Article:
This is a story that begins, “Once upon a time.”
But first, because this is a story about how the fundamentals of advertising and journalism are converging, here’s the lead: The old one-too-many model that is the foundation of both journalism and advertising is being eclipsed by a democratization of media, where communication now runs both ways and consumers demand 24/7 access and total transparency. Both industries are kinda freaking out.
Now on to the story.
Once upon a time, there were people who felt a duty to tell other people true stories about things that were happening. It was called the news. The people knew the truth and things were good.
In those same days, there was a very different group of people who wanted to tell other people about things that were happening. They told stories about how certain oils or tinctures would cure people of sickness. And later they told stories about how certain cars or clothes would make you happier and more popular at dinner parties. Sometimes those stories were true, sometimes the truth was stretched a little for effect. It was called advertising. The people paid for cool products and services that mostly did what they were supposed to do, and things were also pretty good.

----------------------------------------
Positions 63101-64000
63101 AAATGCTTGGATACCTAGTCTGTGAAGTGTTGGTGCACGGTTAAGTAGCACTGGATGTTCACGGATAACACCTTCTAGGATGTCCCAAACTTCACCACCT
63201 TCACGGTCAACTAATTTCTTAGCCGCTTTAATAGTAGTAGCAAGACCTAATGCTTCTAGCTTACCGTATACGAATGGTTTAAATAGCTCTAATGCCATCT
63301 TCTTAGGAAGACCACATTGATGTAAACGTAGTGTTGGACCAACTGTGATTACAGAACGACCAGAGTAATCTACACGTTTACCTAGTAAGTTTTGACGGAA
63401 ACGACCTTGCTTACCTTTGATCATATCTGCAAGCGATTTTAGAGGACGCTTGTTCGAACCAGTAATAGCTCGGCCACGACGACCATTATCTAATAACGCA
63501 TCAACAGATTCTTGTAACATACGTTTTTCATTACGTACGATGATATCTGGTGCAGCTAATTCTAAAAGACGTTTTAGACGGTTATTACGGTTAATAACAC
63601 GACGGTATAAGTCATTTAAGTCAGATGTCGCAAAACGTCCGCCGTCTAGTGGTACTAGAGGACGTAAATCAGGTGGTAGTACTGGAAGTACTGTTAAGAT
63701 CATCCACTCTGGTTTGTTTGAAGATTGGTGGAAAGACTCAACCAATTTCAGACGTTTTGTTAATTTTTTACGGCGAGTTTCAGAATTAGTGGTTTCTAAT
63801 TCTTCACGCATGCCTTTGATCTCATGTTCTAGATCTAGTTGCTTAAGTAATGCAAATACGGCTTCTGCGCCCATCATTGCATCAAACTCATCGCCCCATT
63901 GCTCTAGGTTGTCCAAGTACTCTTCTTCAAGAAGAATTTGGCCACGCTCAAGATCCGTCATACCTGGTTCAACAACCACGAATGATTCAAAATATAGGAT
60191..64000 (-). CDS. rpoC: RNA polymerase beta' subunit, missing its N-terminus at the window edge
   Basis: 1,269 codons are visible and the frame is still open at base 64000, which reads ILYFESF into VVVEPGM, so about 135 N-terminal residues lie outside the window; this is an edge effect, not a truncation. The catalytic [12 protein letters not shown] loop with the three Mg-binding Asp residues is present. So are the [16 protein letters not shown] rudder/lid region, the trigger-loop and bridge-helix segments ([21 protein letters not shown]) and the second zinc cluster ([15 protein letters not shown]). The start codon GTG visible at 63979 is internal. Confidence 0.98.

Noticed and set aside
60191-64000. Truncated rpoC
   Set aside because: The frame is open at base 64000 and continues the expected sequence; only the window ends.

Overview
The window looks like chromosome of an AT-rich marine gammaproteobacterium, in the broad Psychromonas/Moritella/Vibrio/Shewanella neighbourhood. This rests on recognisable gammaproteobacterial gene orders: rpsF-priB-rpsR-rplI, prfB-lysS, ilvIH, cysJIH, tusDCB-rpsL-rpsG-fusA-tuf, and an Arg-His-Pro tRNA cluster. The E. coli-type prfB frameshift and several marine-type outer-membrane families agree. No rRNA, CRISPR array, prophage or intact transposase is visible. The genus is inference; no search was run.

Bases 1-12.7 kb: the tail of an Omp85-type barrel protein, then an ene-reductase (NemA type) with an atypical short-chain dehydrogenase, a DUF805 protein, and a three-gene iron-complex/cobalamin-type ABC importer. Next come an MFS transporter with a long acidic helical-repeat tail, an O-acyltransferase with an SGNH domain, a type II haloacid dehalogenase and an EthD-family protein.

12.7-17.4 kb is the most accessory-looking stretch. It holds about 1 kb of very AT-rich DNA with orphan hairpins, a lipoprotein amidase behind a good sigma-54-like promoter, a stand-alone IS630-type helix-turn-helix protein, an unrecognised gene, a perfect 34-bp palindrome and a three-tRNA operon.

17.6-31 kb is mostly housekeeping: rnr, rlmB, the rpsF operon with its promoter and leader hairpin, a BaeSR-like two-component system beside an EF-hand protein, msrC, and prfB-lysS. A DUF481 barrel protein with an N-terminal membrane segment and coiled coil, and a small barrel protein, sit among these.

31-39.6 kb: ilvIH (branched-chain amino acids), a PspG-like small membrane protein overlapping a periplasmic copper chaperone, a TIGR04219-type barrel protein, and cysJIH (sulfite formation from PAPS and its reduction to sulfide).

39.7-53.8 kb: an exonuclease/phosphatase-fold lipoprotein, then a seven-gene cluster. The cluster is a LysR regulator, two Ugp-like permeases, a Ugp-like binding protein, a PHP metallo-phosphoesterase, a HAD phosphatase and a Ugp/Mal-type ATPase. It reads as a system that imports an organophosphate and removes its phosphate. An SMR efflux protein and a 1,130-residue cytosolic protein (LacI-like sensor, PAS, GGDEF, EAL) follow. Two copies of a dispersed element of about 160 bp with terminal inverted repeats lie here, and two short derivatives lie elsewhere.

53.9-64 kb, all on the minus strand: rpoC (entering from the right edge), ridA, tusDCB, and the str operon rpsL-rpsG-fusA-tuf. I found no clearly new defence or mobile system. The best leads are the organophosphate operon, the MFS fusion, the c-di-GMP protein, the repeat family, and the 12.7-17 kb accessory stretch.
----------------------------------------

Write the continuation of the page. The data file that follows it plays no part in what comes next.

And sometimes people talked to each other. They told both true and not-true stories about pretty much everything. They especially talked about the news and whether or not their latest vial of snake oil was reducing the swelling at all. It was called word of mouth. Sometimes it was good, and sometimes it was not.
All those things existed in parallel for many, many years. That is, until someone invented the internet.
Around 2002, social media went mainstream. It began its evolution into a prolific source for news and stories, among other things.
Social networks are nothing new. Human communication has existed in an ecosystem of stories within social groups since the beginning of… well, humans. But not until these new times could those stories cross borders, rivers, oceans and languages.